While that pitch mix is an excellent combination for a power reliever, the fastball-slider combo isn’t necessarily ideal for a rotation member. In particular, Bard would have to improve upon his changeup to face lefties. Fastball-slider starters who lack changeups often run into trouble against opposite-handed hitters and a good change is often the dividing line between a successful starter and a career reliever.
Justin Masterson is a prime example.

Nonetheless, this is all speculation until a move is actually made. But, it would be interesting.

Categories: Boston Red Sox Daniel Bard

8 Responses to “Bard as a Starter?” Subscribe

  1. went9 February 14, 2011 at 9:34 AM #

    Do you think Bard's agent planted this starting pitcher seed in his brain because of the $$ involved in starters going to arbitration vs relievers going to arbitration?

    Buchholz and Bard both hit their first year of arb eligibility in '12.

    Bard produced 1.5 fWAR in 74.2 IN of relief in '11, Buchholz produced 3.7 fWAR in 173.2 starter innings.

    Both have great value to the Sox. Is Buchholz more than twice as valuable as Bard?

    How would an arbitrator look at these two pitchers and if the Sox were going to lock both Bard and Buchholz up like they have with Lester and Pedroia, would they get contracts of similar $$?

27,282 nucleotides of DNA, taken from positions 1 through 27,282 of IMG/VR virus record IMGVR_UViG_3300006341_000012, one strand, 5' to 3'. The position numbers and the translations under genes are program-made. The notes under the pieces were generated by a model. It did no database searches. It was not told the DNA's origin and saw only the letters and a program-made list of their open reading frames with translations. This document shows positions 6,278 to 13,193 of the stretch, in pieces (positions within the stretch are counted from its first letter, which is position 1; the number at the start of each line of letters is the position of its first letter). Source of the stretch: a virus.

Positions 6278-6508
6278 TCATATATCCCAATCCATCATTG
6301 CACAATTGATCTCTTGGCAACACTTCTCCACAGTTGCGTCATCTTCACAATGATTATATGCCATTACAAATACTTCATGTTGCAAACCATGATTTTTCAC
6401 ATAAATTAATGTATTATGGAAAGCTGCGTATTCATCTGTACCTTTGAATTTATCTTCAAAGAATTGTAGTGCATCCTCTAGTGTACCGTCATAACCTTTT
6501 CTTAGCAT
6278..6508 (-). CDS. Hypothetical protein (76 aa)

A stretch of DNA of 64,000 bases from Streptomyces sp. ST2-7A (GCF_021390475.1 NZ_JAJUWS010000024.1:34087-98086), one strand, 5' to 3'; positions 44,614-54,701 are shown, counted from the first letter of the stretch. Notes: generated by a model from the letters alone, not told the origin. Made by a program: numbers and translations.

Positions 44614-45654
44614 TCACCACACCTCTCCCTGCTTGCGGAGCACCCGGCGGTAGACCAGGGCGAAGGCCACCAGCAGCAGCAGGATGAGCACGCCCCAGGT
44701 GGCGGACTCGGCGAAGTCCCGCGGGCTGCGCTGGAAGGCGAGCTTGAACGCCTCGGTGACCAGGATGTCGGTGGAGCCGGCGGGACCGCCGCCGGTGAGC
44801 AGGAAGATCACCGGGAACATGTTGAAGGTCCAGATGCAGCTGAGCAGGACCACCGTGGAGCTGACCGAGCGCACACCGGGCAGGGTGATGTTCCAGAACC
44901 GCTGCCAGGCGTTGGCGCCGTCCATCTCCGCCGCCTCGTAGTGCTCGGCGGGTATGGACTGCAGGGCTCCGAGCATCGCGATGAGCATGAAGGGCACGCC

2. Robert February 14, 2011 at 11:42 AM #

    It is a tempting thought. A team really need three top flight starters to go all the way. On the other hand, Bard is so effective in what he does,you better leave him alone,unless you are willing to sign a top notch setup guy next year for decent bucks. Even then, you take on the risk of hurting his arm,or of he not being effective as a starter.

  3. Chip February 14, 2011 at 1:51 PM #

    Good article Mike. I'll be honest, I hadn't given the idea anything more than a passing thought. His strikeout and ground ball rates seem healthy enough to theoretically transition to the rotation, but I am still concerned that his walk rate will rise higher than you calculated. Obviously, that's speculation, so I'm willing to defer to you on that until I see a more convincing argument.

    Also, I thought I remembered Bard using the change as more than a "show" pitch in the minors. If I remember correctly, his change flashed "plus" at times. Am I remembering that correctly, or am I just crazy?

  4. Tim Daloisio February 14, 2011 at 1:53 PM #

    Gammons mentioned something directly to Bard on the NESN show last night. Something to the effect, "Not to put you on the spot, but I think you'll be starting in a few years and Andrew Miller will be this team's closer. What do you think of that?". Bard smiled and offered, I'll go on record and say I would start if they asked me.

  5. Robert February 15, 2011 at 6:25 AM #